When it comes to email marketing, there are key numbers you should be watching.
These numbers can prevent you from paying more than you should have to for your email service, sending emails that might get sent to the spam filter, and, in general, angering your subscribers.
Screenshots in this post are taking from a variety of different email marketing providers since have allow you access to certain statistics that others don’t. Also, keep in mind that you might not get some of these metrics if you don’t do certain things like send your emails in HTML or allow link tracking when creating your emails.
1 – Spam Percentage
Before you send your email, some email marketing providers will give your email a spam score based on the number of links included in it and email spam trigger words that appear throughout it. HubSpot made a great list of keywords to avoid, especially in the subject line of your email, otherwise your email might be lost in your subscriber’s spam filters.
2 – Open Rate
Your open rate is probably one of the top metrics you measure. This simply tells you the number of times your emails have been opened.
Some of the things you can learn from email open rates are:
- Which headlines make subscribers want to open your email.
- Which days your emails are opened on the most.
- What percentage of your email list (on average) is responsive to your messaging.
3 – Click Rate
Another metric that is even more important than your open rate is your click rate.
This number will tell you that subscribers not only opened your email, but they also interacted with it by clicking on links to visit your website or view more about your products. One of the main reasons businesses build email lists is to increase their revenue – if your readers aren’t going from your email to your website, then you need to do what you can to boost your email marketing conversion rates.
4 – Action Rate Over Time
Curious what time your subscribers are most interested in taking action with your emails? Be sure to study your click metrics based on the time of day if available.
If you notice a trend such as an increased amount of action between a specific time period, try sending an email at that time for your next campaign. You might find that you will boost your click through rate even more by simply catering to your audience’s favorite time to read emails.
5 – Bounce Rate
Don’t panic if you see that your open rate is not as high as you might have expected. If an email server is coincidentally having a hiccup at the time you send your email blast, you might end up with a lot of bounced emails.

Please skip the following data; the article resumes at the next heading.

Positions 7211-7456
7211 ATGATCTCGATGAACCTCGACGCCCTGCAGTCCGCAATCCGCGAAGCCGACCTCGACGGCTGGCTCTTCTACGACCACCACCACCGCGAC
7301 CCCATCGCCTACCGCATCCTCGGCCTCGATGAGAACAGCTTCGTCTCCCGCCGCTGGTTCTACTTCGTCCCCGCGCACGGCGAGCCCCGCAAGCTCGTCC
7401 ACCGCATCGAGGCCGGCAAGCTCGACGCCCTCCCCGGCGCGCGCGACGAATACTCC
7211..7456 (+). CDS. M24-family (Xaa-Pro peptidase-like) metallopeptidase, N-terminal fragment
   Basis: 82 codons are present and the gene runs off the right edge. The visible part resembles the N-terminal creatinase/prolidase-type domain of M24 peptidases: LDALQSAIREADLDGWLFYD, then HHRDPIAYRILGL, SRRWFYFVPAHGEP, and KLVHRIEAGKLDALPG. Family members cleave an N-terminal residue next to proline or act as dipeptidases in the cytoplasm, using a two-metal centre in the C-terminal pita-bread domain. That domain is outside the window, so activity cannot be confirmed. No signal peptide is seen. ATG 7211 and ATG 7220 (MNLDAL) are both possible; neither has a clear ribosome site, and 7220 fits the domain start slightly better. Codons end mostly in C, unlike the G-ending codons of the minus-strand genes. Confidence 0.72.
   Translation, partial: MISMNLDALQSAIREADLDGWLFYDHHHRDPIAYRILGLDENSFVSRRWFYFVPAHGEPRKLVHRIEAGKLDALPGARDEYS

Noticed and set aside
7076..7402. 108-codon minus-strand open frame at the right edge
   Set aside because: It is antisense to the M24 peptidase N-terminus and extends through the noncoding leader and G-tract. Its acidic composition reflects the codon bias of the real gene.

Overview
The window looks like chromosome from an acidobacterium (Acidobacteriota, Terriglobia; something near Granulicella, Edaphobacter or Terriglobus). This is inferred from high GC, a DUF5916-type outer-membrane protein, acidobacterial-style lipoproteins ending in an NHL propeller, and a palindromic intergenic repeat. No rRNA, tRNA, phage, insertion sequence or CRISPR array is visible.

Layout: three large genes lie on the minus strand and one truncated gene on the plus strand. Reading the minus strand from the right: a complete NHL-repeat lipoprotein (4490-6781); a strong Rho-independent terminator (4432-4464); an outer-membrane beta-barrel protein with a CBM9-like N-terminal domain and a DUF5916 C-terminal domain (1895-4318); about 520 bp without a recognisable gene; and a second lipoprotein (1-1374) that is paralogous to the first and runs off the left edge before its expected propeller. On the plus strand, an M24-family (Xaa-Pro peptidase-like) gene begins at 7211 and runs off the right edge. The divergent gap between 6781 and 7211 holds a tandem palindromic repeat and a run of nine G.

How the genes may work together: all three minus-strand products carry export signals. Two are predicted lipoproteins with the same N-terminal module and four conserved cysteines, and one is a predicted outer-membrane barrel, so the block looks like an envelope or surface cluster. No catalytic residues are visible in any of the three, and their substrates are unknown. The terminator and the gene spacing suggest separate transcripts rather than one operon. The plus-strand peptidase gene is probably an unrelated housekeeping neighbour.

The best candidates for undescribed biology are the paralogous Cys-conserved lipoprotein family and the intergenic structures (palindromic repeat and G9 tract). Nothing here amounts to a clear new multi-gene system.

This simply means that your email marketing provider couldn’t deliver the email to a particular address. If you notice that the number is always the same, then you might have a lot of bad email addresses in your list of subscribers, but if it varies, then it’s probably normal.
6 – Complaint Rate
Unfortunately, complaints happen. This means that someone received your email and marked it as spam. There are tons of reasons that someone might do this – maybe they were having a bad day, getting lots of crummy emails, and yours happened to be in the middle of them all. Maybe they forgot that they subscribed to your list in the first place and now are offended that you are emailing them out of the blue.
So how do you lower your complaint rate? Some ways to do so include the following.
- Use a confirmed opt-in. This means that when someone enters their email address to subscribe to your list, they will have to activate their subscription through an email confirmation. Does it mean people will remember that they subscribed to you? Not all of the time, but it does lower the chance of people getting subscribed against their wishes.
- Don’t use sneaky subscription methods. Yes, you can probably build your list faster by including that always-checked check box in unsuspecting places like the end of a long shopping cart form or even your blog’s comment form. But getting people on your list like that is bound to increase your complaint rate, especially if you don’t have any double confirmation on the subscriber’s opt-in.
- Don’t send too many emails. It’s kind of like out-staying your welcome at a friend or relative’s house. Just because you have permission to get into someone’s inbox doesn’t mean you should bombard them with multiple emails per day. Everyone’s acceptable rate of incoming emails vary – while you can’t satisfy everyone (like those that think one email a week is too much), you can use good sense and not send three in a day.
7 – Unsubscribe Rate
Just like you want to pay attention to your open rates to see which subject lines are most effective and your click rates to see what campaigns lead to the most visitors to your website, you have to pay attention to your unsubscribe rate per email. If you notice a spike in unsubscribes from a particular email, you’ll need to analyze exactly what your subscribers didn’t like and avoid it in future campaigns.
8 – Number of Unsubscribes
Most email marketing providers charge by the number of subscribers to your mailing lists. One incorrect assumption that some people make is that their numbers do not include people who have unsubscribed from your list when, in fact, they do. So you might be paying the next highest payment level just because you are 100 over the limit – something that could be avoided by simply deleting the people who have unsubscribed from your list.
How Do Your Statistics Compare?
Curious how your email marketing statistics stack up? MailChimp created a chart of average email campaign stats based on MailChimp customers organized by industry.
This Email Marketing Benchmarks report can help you determine if your emails are average, better than average, or could use some more work. What’s nice about this study is that it’s not all from giant corporations – 70% of their customers are small businesses.
What email marketing metrics do you pay attention to?